Two Centennial grads see their work recognized at the Academy Awards
Centennial graduate Jiayin Wang (right) with the Oscar for Visual Effects, along with Double Negative's VFX supervisor Paul Lambert holding a British BAFTA Award.
Centennial College Graphic Design graduate Jiayin Wang had her hands full holding the golden, and heavy (4 kg), Oscar statuette after her team and employer, Double Negative, won the Academy Award for Visual Effects for their production work on the movie Blade Runner 2049 presented during the 90th Oscar Night on March 4.
Jiayin had contributed to the film as a computer graphics (CG) artist, one of dozens who designed and crafted the intricate digital effects that make the dystopian world of Blade Runner 2049 so visually compelling. She had relocated to Vancouver, British Columbia, to join Double Negative, where she worked for almost two years before winning Oscar recognition.
Double Negative is one of the world’s leading visual effects and animation companies for feature film and television, with studios in London, Vancouver, Montréal, Mumbai, Chennai and Los Angeles. Founded in London, England in 1998, the firm now employs more than 2,500 people working around the globe.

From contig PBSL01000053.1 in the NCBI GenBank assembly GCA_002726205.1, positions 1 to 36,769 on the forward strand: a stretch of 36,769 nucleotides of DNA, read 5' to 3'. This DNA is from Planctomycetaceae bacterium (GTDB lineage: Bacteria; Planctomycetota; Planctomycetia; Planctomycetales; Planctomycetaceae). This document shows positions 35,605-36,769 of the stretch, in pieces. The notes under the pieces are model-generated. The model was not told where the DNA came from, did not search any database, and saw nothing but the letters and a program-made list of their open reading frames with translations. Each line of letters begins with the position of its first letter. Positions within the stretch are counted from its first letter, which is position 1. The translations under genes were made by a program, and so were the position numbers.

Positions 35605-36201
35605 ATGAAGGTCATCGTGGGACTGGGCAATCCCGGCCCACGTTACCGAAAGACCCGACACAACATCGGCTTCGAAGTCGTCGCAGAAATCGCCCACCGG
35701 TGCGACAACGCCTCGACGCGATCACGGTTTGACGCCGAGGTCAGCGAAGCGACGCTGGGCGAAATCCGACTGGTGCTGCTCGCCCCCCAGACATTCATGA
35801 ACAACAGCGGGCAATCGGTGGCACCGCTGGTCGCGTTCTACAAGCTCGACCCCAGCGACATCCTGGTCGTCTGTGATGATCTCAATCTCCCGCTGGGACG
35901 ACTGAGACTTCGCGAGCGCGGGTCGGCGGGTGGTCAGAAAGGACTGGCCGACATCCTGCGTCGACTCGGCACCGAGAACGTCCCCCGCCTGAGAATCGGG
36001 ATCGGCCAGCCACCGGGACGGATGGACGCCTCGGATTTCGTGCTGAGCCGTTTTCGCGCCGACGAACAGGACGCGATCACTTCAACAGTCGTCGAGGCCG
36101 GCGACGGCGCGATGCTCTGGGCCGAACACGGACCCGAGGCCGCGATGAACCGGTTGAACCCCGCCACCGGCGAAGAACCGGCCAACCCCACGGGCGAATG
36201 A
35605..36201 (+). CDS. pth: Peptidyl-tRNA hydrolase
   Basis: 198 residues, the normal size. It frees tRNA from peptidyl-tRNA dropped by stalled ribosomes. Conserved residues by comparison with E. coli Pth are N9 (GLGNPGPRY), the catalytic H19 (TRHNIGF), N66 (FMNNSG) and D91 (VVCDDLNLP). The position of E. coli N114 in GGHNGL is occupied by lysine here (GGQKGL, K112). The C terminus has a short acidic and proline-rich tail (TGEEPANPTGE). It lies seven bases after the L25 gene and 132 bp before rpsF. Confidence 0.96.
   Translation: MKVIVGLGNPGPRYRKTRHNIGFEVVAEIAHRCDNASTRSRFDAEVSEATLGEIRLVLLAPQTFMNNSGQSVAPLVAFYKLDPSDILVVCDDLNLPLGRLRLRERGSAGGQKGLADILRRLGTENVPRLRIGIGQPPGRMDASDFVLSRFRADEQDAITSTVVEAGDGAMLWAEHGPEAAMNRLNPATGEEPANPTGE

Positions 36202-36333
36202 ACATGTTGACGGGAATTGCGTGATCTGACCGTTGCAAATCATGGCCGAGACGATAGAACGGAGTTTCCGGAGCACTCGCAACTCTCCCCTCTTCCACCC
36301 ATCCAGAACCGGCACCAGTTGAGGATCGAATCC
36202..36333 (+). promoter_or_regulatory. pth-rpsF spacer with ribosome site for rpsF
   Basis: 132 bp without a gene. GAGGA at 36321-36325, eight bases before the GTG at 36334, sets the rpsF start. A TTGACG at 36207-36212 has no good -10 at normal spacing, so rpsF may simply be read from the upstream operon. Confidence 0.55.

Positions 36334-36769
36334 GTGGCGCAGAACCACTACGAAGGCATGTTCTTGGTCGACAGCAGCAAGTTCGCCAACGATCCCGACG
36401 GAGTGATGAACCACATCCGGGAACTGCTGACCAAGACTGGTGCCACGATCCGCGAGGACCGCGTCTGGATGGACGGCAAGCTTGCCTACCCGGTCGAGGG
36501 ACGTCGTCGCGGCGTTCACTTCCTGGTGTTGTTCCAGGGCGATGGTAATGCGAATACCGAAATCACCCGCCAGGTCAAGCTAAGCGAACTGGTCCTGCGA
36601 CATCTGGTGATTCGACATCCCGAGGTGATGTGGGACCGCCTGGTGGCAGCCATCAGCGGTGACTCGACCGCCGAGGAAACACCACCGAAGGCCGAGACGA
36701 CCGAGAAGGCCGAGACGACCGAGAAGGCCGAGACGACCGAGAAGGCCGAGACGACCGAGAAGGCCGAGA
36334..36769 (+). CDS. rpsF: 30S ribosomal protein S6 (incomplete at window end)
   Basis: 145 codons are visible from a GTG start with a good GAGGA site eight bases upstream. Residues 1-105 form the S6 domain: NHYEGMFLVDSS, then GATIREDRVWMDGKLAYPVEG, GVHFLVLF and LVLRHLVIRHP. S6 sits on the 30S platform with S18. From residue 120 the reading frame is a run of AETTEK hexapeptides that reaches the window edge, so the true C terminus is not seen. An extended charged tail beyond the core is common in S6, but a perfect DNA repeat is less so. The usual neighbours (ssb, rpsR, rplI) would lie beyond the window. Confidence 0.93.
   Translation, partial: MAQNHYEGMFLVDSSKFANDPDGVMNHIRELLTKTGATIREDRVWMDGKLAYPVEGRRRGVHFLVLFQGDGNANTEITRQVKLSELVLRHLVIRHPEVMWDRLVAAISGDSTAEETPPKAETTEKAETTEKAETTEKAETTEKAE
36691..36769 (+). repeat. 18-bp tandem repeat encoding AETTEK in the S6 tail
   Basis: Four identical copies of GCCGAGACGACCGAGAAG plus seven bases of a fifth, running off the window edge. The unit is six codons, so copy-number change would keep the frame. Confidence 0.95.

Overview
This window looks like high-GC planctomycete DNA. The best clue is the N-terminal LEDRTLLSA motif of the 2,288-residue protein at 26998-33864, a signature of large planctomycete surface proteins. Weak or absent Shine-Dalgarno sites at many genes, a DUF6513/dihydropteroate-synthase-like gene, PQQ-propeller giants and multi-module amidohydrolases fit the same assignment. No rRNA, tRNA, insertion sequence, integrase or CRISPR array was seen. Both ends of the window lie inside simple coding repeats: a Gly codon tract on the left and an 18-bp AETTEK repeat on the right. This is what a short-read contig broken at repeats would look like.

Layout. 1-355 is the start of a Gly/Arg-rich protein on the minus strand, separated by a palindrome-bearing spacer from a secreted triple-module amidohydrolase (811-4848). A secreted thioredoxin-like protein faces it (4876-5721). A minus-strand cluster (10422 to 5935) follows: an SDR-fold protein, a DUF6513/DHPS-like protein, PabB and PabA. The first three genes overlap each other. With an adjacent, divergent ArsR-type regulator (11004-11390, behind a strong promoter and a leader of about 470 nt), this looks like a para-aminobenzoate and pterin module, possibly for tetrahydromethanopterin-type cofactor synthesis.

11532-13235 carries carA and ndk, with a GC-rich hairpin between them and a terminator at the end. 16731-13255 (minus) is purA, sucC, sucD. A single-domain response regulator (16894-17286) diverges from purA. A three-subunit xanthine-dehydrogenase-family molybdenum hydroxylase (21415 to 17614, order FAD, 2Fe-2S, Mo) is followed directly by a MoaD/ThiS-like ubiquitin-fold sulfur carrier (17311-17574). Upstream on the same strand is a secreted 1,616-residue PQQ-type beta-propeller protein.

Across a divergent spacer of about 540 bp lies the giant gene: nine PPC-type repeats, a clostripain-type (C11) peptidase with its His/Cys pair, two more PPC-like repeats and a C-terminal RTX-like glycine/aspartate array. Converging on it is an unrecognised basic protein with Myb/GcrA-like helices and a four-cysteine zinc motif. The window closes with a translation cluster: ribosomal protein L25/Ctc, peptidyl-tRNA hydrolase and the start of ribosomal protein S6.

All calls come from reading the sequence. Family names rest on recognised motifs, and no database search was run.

A second Centennial College graduate also knows the thrill of holding an Oscar this year. Nikita Lebedev worked as a lead modeler on The Shape of Water at the MR. X digital studios in Toronto. He concentrated specifically on the water creature’s haunting face and its communicative expressions that left audiences awestruck.
Nikita is a graduate of Centennial’s Animation - 3D program who has since returned to share his knowledge and skills with students in the program as a professor. He is regarded as a great teacher – in addition to thriving as a working artist in the industry.
The Shape of Water led the 90th Academy Awards, winning best picture and best director (for Guillermo del Toro), as well as Oscars for production design and original score. MR. X employed 1,500 people in Toronto to provide 600 detailed VFX shots in the final film, adding up to a full hour of footage. MR. X operates studios in Toronto, Montreal, New York and Los Angeles, and recently added a location in Bangalore, India.